Logo for Stony Brook University
features

Demystifying Synchrotron Science

Whether it’s shedding light on the intricacies of the NSLS, trekking to the top of Mount Kilimanjaro, or inspiring future scientists to reach their own peaks, biophysical chemist Lisa Miller is up to the challenge.

Lisa MillerWhen Lisa Miller was in graduate school at the Albert Einstein College of Medicine, her father dragged her and her sisters to the top of Mount St. Helens in Washington state. It was so much fun, Miller recalled, that he decided that each year their family trip would be to climb to the highest point in one of the 50 states. Her interest continued beyond family outings, and to date, Miller said, she has been to the top of 49 of the 50 high points.

But for Miller, a biophysical chemist working at the National Synchrotron Light Source (NSLS) in Brookhaven National Laboratory (BNL), there are other, more daunting, mountains to climb — making breakthroughs that could help prevent diseases such as Alzheimer’s, amyotrophic lateral sclerosis (ALS) and osteoporosis, for one, and optimizing nutrient availability in the rhizosphere of plants for improved biomass production.

Miller’s research focuses on the study of the chemical makeup of cells and tissues using synchrotron-based infrared and x-ray imaging. “In Alzheimer’s or ALS [also known as Lou Gehrig’s disease], we hope to understand how metal ions impact brain cell death with the hope of preventing this process in the future,” she said. “For the bioenergy studies, we’d like to develop plants that provide a more cost-effective biofuel source that ideally can grow on marginal lands that don’t compete with food crops.”

Miller came to BNL as a postdoc in 1997 and was hired as an assistant scientist in 1999. She is currently the associate division director for spectroscopy and imaging and the spokesperson for infrared beamlines U2B and U10B at the NSLS. She also is an adjunct associate professor at Stony Brook in the departments of Biomedical Engineering and Chemistry.

“Working at BNL gives me a great opportunity to develop new methods and applications of synchrotron science,” said Miller. “My interactions with faculty at Stony Brook provide an opportunity to use these synchrotron tools to advance our science programs in areas such as bone disease, neurodegenerative diseases and bioenergy applications. The students are the ‘glue’ and the energy that make these collaborations strong and push the science forward.”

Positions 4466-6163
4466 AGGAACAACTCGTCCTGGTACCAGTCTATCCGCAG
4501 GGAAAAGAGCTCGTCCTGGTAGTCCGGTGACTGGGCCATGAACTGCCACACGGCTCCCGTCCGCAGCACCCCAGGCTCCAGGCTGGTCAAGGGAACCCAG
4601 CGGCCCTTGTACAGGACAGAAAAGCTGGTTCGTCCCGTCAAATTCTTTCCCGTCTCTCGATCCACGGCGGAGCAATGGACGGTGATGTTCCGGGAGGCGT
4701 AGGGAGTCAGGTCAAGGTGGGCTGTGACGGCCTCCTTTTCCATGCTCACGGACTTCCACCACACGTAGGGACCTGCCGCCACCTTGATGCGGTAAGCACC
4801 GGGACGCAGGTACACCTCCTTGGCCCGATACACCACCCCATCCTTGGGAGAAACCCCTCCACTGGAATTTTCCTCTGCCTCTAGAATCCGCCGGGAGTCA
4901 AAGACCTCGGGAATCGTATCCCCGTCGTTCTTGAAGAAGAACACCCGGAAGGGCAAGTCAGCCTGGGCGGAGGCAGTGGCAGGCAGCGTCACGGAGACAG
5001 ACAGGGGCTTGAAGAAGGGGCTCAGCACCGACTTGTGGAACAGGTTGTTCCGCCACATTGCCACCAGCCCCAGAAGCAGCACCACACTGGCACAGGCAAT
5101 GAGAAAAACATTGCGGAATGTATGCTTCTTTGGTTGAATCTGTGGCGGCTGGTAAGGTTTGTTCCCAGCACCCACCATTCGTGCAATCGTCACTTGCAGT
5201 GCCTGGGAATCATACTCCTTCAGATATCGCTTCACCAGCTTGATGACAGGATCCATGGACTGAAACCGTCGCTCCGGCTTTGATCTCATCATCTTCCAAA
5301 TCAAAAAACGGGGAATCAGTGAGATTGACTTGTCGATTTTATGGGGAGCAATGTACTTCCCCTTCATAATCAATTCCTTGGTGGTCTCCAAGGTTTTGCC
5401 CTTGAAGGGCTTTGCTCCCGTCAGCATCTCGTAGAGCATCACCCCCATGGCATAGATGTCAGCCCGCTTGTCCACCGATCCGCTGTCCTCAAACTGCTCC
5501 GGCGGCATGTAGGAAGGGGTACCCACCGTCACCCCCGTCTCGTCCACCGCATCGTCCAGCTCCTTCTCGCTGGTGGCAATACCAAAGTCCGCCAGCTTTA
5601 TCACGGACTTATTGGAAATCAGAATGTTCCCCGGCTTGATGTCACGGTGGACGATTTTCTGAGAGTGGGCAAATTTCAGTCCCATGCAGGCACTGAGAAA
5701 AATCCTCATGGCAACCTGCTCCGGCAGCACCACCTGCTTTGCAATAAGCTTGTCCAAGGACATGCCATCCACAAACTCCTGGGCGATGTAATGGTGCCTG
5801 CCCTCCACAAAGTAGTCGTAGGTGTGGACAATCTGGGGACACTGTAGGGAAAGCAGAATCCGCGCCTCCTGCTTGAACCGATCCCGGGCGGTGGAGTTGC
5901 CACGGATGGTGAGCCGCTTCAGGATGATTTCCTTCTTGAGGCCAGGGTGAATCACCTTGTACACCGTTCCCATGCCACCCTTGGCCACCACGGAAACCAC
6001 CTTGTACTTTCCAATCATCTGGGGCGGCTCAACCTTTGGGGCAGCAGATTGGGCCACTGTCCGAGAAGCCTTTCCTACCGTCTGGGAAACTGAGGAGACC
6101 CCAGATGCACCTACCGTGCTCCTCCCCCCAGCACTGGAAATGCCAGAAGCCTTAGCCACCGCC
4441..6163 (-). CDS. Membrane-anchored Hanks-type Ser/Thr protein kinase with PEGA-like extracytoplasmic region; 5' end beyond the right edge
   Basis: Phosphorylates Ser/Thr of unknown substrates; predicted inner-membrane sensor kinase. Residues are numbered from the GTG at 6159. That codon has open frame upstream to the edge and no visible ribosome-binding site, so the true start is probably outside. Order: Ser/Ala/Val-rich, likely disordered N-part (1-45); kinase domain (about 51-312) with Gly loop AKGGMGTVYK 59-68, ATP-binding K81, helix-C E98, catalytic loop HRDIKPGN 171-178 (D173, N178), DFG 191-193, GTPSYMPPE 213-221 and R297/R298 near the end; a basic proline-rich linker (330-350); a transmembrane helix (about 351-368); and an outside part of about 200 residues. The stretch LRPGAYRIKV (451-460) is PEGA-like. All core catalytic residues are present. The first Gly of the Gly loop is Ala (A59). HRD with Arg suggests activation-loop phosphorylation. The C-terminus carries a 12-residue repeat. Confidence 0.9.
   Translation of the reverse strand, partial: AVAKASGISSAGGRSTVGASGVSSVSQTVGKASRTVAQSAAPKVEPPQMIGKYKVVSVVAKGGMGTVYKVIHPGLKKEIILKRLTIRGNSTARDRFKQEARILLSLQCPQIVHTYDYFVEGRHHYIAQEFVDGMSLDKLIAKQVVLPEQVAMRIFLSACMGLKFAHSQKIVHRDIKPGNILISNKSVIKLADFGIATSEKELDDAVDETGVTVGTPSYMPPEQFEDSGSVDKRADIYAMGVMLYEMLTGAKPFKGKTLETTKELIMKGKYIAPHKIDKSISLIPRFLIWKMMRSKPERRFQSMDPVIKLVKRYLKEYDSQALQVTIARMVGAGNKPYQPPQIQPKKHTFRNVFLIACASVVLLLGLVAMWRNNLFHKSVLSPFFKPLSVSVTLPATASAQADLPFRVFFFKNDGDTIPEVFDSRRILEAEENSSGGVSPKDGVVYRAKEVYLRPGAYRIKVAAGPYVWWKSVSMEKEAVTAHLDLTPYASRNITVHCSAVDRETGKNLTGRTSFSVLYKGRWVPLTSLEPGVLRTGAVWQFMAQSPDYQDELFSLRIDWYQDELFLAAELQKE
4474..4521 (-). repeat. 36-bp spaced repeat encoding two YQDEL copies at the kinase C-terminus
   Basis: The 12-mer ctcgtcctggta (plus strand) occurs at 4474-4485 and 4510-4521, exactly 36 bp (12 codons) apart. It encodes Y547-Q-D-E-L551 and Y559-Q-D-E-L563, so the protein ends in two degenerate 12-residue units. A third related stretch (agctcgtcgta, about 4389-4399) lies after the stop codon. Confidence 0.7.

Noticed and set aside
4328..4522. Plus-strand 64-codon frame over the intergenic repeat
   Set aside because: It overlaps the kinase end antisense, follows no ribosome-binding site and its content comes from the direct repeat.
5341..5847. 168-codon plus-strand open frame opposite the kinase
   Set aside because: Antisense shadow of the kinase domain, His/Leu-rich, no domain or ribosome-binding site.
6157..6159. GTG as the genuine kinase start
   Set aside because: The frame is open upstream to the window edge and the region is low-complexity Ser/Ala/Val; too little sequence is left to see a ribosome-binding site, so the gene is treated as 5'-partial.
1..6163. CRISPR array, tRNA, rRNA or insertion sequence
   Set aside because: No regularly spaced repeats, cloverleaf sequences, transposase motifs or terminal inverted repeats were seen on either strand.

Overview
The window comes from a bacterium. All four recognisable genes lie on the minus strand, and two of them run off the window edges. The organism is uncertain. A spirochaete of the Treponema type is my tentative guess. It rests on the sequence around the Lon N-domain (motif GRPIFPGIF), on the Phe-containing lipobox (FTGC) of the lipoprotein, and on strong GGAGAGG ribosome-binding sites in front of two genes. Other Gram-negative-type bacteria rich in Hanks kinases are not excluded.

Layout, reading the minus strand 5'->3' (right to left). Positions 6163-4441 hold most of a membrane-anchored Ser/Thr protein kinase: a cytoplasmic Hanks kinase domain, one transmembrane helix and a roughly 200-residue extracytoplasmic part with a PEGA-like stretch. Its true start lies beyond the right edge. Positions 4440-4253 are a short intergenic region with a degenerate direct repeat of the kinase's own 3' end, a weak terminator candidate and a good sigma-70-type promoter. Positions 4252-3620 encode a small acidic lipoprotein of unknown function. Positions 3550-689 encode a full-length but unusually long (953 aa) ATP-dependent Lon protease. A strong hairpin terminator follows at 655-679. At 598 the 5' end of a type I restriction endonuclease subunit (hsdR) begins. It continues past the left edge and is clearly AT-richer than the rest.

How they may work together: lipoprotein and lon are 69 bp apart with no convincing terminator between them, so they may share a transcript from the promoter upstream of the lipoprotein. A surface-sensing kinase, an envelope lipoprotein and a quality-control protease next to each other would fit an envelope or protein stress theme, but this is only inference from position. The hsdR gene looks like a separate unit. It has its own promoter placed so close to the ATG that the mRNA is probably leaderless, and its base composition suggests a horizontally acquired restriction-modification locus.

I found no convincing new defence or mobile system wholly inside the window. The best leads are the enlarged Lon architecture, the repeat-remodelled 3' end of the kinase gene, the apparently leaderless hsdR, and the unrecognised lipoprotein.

Miller clearly enjoys working with students and has a passion for science education. “My mom was a biology teacher and my dad was a chemist, so I was exposed to science very early. But my continued passion comes from the enthusiasm I receive from students and collaborators that get excited about how they could use synchrotron science for their goals,” Miller said.
She mentors high school students, as well as undergraduate and graduate students, and helped to start a BNL program called Introducing Synchrotrons into the Classroom (known as InSynC), which allows high school students to design research studies that use the NSLS.

Lisa MillerFor her work with students, Miller was honored in 2002 with a U.S. Department of Energy Outstanding Mentor Award and in 2005 by Brookhaven Town for Outstanding Service to the Community in Science.

Clinton Rubin, chair of Stony Brook’s Department of Biomedical Engineering, calls Miller a true triple threat. “She is a terrific mentor, an outstanding biophysicist and an extraordinary collaborator,” he said. “She has opened windows into our own research, by providing unique insights into the chemical and physical properties of bone, helping us understand how disease and aging compromise the ultrastructure of the skeleton. Lisa somehow transforms the NSLS from an intimidating tangle of instruments into a powerful collaborative resource.”

Outside the lab, Miller still finds time for the hobby she fell in love with while in grad school. “The grandeur of nature is amazing, and I escape from phone, email, computer, electricity and all of those daily chains of life,” she said. Although she has trekked to the top of Mount Kilimanjaro, Miller said she is more of a backpacker than a mountain climber. “I’ve only climbed a few peaks that required technical skills,” she explained.

“One day I would like to hike the entire Pacific Crest Trail, which spans from Mexico to Canada along the West Coast. But that’s over 2,600 miles, so it might happen after retirement,” she said, smiling.

— By Patricia Sarica

 

 

 

 

Stony Brook University News